Tuesday, October 2, 2007

Hana Malallah

"I am soaked in catastrophe like a sponge."

So states Hana Malallah a major artist based in Baghdad who is currently in exile in London.

Hana Malallah is a prominent contemporary artist who has been teaching at the College of Fine Arts in Baghdad University until last fall ( October 2006), when she reluctantly left the city.

She said recently in London

"My work is about catastrophe. I am soaked in catastrophe like a sponge. I am stamped by Iraq's wars.
During the Iran Iraq war I was 20. There has been war after war.

My pen is a knife. "

This painting is called Baghdad City Map, 2007

The canvas has been burned and painted with black as a record of the destruction of the city. The one green star is a reference to the stars of the Iraq flag, the black stars refer to the US flag.This work is part of an ongoing series about Baghdad the city. Here is another one.

Hana survived the Iran Iraq War, the First Gulf War and most of the most recent war. She is a deeply committed artist who has left here city only to get the word out
"I didn't want to leave my country. I want to do a project about the burning city so the world knows what I have seen. When I was in Iraq, every time I was in the street I had to know that I might die at any moment. I passed many dead people everyday, I took a minibus to work that had to follow long detours because the streets are blocked. Troops are everywhere. When I go shopping there are soldiers with guns pointed. I lived without electricity, water, little food, one hour of electricity if you are lucky. Hell is more comfortable than Iraq.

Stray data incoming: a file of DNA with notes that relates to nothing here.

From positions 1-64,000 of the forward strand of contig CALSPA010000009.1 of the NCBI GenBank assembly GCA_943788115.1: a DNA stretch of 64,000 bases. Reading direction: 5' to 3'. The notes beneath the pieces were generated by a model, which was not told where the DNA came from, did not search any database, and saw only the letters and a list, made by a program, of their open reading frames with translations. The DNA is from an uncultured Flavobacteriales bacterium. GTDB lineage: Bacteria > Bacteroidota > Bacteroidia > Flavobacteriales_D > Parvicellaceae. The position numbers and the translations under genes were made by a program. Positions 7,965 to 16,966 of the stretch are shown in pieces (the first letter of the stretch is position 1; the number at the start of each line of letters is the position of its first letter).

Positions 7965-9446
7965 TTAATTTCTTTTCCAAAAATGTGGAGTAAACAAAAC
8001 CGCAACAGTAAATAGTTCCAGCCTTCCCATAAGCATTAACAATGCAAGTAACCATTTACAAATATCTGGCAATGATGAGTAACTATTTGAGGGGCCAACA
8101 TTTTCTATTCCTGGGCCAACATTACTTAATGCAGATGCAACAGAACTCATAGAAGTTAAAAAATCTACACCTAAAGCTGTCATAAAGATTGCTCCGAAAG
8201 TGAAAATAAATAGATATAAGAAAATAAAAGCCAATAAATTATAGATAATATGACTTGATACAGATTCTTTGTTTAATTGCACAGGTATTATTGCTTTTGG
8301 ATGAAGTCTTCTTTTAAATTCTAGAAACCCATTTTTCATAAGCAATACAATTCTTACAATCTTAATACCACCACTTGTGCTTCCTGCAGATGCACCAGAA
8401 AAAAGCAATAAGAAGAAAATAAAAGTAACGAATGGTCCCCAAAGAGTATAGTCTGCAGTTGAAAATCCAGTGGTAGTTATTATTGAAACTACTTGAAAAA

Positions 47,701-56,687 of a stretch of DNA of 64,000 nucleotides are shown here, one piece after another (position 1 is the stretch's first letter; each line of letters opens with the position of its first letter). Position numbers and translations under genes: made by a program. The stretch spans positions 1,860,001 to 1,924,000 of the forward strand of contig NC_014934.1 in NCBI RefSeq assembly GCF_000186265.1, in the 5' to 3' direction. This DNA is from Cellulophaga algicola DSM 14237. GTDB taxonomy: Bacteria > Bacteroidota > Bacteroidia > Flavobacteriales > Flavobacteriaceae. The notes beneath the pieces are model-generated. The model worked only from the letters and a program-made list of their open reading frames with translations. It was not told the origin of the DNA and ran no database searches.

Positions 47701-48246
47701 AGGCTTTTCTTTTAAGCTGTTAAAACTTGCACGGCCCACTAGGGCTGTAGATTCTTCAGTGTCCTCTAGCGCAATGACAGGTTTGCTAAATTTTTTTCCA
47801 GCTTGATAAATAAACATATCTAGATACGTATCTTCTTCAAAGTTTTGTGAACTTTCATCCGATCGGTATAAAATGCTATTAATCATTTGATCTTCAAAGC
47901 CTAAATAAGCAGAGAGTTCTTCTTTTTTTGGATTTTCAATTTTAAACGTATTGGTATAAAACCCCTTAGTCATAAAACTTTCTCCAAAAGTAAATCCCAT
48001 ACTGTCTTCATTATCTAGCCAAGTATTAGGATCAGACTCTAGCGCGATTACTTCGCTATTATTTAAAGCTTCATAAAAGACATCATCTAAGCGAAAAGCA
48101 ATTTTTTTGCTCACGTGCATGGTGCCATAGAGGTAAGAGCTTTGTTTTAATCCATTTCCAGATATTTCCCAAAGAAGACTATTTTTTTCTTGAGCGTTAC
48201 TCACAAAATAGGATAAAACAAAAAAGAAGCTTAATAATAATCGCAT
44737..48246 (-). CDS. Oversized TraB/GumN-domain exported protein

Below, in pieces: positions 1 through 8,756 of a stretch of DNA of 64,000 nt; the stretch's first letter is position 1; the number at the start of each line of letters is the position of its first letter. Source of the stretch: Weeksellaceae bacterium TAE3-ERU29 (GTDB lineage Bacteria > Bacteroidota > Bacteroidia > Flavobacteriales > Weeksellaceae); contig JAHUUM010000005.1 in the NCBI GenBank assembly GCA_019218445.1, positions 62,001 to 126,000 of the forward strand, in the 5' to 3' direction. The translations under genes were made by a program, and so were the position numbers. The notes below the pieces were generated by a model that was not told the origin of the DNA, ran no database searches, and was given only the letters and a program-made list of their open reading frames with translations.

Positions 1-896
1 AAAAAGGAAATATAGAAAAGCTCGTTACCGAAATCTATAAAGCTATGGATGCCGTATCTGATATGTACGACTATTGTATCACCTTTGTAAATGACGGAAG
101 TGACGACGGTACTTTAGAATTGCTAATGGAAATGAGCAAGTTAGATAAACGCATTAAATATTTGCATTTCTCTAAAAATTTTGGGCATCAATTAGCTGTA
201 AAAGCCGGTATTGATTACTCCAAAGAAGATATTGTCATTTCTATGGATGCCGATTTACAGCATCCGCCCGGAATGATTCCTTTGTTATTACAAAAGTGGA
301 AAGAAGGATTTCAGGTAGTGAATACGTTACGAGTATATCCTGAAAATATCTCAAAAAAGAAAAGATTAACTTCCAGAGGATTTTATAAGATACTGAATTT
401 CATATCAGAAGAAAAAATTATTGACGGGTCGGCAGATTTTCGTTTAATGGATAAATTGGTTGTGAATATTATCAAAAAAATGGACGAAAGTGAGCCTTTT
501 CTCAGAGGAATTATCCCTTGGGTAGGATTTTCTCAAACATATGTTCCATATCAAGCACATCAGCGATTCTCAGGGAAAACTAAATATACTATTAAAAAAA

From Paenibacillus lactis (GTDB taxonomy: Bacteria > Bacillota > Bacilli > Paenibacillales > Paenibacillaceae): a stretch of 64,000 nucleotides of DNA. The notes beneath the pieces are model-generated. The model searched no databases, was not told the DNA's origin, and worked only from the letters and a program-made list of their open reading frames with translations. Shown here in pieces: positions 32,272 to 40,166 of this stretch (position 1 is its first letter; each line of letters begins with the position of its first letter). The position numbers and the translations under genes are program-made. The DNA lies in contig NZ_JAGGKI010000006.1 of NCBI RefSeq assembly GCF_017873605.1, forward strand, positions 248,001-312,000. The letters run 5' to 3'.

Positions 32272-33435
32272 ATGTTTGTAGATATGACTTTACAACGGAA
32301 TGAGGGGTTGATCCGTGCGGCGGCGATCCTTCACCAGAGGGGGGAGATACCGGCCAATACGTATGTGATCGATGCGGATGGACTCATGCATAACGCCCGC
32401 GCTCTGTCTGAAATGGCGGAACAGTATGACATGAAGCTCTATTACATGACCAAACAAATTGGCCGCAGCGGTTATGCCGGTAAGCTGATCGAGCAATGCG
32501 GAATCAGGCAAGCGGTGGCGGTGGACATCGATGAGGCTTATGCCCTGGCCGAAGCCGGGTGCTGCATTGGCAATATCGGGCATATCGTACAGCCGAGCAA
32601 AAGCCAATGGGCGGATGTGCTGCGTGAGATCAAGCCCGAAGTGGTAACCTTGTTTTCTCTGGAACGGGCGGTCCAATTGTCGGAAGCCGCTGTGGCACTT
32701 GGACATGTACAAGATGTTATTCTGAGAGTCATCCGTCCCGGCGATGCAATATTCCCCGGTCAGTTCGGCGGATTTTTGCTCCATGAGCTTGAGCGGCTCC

Baghdad was a beautiful city like London."
She had major works on display in the Modern Museum in Baghdad which have now disappeared as have all of the works in the museum although the scholar Nada Shabout is working to locate them.
Each page of this large format book refers to Baghdad's history and destruction. The City of Baghdad was laid out in a circle in by al Mansour in the mide 8th century AD at the founding of the Abbasid Dynasty. The Abbasids sponsored a flowering of Islamic culture for several centuries.

Ineffective Game I
Anyone can play by moving the red squares around. Obviously it is a reference to the futility of the current situation in Baghdad, and the pointless games played by all participants. It is also a reference to the invention of games in ancient Mesopotamia such as the Royal Game of Ur.

Hana Malallah bases the pattern on the surface on the Sumerian patterns on pottery. She has studied the geometric principles of Islamic painting
and here disrupts that perfect order
The cone like projections are based on the ornamentation of the Temple of Warka in Iraq

Her generation of Iraqi artists emerged during the Iran Iraq war. They were unable to travel abroad, so they studied the history of Mesopotamia and incorporated references to archeological history in their contemporary paintings at the newly established Iraq Archeological Museum only steps away from the Institute of Fine Arts. For Hana Mal Allah the destruction of the archeological museum was a major part of the catastrophe of war, it was a place where she used to spend days studying the art. It is part of her heart and soul.

Hana wrote in Strokes of Genius Contemporary Iraqi Art, ed by Maysaloun Faraj Saqi Books 2001
"Those artists who choose to remain in Iraq despite all the obstacles are building new aesthetic and epistemological values in painting which are drawn entirely from the Iraqi reality with all its current influences and shifting sands." (64)

For more images of Hana Malallah's work see www.ayagallery.co.uk The Aya Gallery, London, which recently hosted a two person show with Hana Mal Allah and Rashad Selim . More on the art of Rashad Selim in another posting.
For a film on these artists see


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